ARC review, book review, young adult

A Song Below Water by Bethany C. Morrow (ARC Review)

Title: A Song Below Water
Author: Bethany C. Morrow
Type: Fiction
Genre: YA, Fantasy, Contemporary
Publisher: Tor Teen (Macmillan Publishing)
Date published: June 2, 2020

A physical copy of this book was kindly provided by Raincoast Books in exchange for an honest review.

Tavia is already at odds with the world, forced to keep her siren identity under wraps in a society that wants to keep her kind under lock and key. Never mind she’s also stuck in Portland, Oregon, a city with only a handful of black folk and even fewer of those with magical powers. At least she has her bestie Effie by her side as they tackle high school drama, family secrets, and unrequited crushes.

But everything changes in the aftermath of a siren murder trial that rocks the nation; the girls’ favorite Internet fashion icon reveals she’s also a siren, and the news rips through their community. Tensions escalate when Effie starts being haunted by demons from her past, and Tavia accidentally lets out her magical voice during a police stop. No secret seems safe anymore—soon Portland won’t be either.

⤖ My Review ⬻

For some reason, I misread the atmosphere of A Song Below Water when I first requested it in February. I don’t know much about the states and cities of the U.S., so even though the synopsis said Portland, Oregon, I for some reason imagined a little coastal town in Maine or something of the sort. The world has also gone through so many changes since February, and many things have been made visible to me through the BLM movement. I have learned a lot and continue to listen and learn.

Having read A Song Below Water recently, after some of the impacts of COVID and, more importantly, the BLM movement, I find that I experienced the book very differently than I might have if I’d read it earlier this year. I also couldn’t believe how timely A Song Below Water is, although, thinking about it, people of colour were dealing with the issues addressed in this book long before those of us who had the privilege to be unaware of said issues became aware of said issues through BLM. So, I really shouldn’t be surprised at all.

Some of you might be asking, “But Flavia, this book is about mermaids. What does it have to do with BLM?” Yes, there are certainly mermaids in A Song Below Water, as well as other fantasy elements. But I found that (in my opinion at least), A Song Below Water is more of a social commentary than a typical contemporary fantasy book. I can’t go into a lot more detail about that without spoiling some important parts of the plot though, so I’ll shift focus to the structure of the book, characters, plot, etc.

When it comes to world-building, I found that I was a little confused at first (and the same goes for some of the plot points and characters). A Song Below Water is under 300 pages long, so, I found that just when I was starting to get the hang of things, the plot wrapped up and the book just ended (though the ending was natural rather than forced, I’d like to add). The same goes for the characters. So, part of it, of course, is that I couldn’t relate to Tavia and Effie, and their experiences for obvious reasons, but I also found that the length of the book made it so that I didn’t spend as much time with them as I have with characters in other, longer books.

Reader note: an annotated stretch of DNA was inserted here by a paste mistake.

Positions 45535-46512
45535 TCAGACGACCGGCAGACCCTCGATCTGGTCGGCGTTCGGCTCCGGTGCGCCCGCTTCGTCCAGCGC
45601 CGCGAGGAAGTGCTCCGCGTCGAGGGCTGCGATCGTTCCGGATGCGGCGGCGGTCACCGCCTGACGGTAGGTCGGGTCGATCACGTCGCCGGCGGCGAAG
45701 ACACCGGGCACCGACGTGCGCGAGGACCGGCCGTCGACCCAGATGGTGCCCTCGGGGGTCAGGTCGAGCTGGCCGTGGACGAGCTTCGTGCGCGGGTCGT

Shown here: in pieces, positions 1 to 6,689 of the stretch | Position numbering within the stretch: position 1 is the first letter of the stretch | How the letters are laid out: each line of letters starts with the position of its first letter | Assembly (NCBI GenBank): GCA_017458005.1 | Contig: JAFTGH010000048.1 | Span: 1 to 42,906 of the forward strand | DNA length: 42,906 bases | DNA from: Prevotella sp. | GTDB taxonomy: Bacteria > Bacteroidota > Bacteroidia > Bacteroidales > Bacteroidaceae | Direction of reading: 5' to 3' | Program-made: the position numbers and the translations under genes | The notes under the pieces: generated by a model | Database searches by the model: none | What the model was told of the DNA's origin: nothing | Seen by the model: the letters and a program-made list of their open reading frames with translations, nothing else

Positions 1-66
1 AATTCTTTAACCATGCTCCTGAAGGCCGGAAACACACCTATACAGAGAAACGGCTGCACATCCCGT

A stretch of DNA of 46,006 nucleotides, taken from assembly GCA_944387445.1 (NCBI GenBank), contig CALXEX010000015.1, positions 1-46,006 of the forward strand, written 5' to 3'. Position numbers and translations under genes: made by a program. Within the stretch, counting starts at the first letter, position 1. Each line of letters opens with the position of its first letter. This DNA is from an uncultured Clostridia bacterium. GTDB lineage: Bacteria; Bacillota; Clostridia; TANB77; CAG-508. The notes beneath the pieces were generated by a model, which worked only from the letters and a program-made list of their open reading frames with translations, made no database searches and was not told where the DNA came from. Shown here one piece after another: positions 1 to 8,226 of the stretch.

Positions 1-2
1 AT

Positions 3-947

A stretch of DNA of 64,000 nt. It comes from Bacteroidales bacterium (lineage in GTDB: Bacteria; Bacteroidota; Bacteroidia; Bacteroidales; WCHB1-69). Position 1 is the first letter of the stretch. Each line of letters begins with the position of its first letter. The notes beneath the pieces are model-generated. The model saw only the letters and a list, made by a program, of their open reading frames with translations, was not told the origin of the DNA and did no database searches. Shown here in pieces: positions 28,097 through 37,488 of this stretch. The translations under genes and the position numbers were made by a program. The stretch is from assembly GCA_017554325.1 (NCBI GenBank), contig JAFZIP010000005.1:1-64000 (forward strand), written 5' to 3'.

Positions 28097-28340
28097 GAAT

All of that aside, I can appreciate what Morrow tried to do with A Song Below Water and a lot of it was fascinating as well as eye-opening for me. I recommend this timely book to those who enjoy contemporary fantasies as well as those looking for the social commentary aspect in their fiction books (especially social commentary that is so timely).

⤖ About the Author ⬻


A somewhat-recovering expat living in the American Northeast (with one foot still firmly planted in Quebec), Bethany C Morrow writes speculative fiction for both the adult and the young adult market. Her adult debut, MEM, was an ABA 2018 Indies Introduce pick, and a June Indie Next pick, and was featured/reviewed in: Locus Magazine, the LA Times, Buzzfeed, Book Riot, Bustle, and, among others. She was editor and contributor to TAKE THE MIC: Fictional Stories of Everyday Resistance, which released with AAL/Scholastic in October 2019. Bethany’s YA debut,, A SONG BELOW WATER is a contemporary fantasy, and releases in June 2020.

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8 thoughts on “A Song Below Water by Bethany C. Morrow (ARC Review)

  1. You know, I find I have the same problem with YA books with social commentary, especially if they have sf/f elements. They’re often so short that the author is forced to pick between their commentary, character development, or world-building, and at least one tends to suffer. Why couldn’t these books be a little longer so the author has time to delve into it all more? Nobody didn’t read THUG because it was 100 pages longer than the average YA book…

    1. I’m glad it’s not just me! And I completely agree! I mean I don’t know what happens between authors and their editors behind the scenes, maybe the author gets rushed to meet a deadline? But since the ARC for this was ready pretty early on…I don’t know.

      1. I wonder if maybe editors pressure certain authors to keep the books short so the reader doesn’t lose interest? If so I wish they would hold a higher opinion of teen readers, because honestly.

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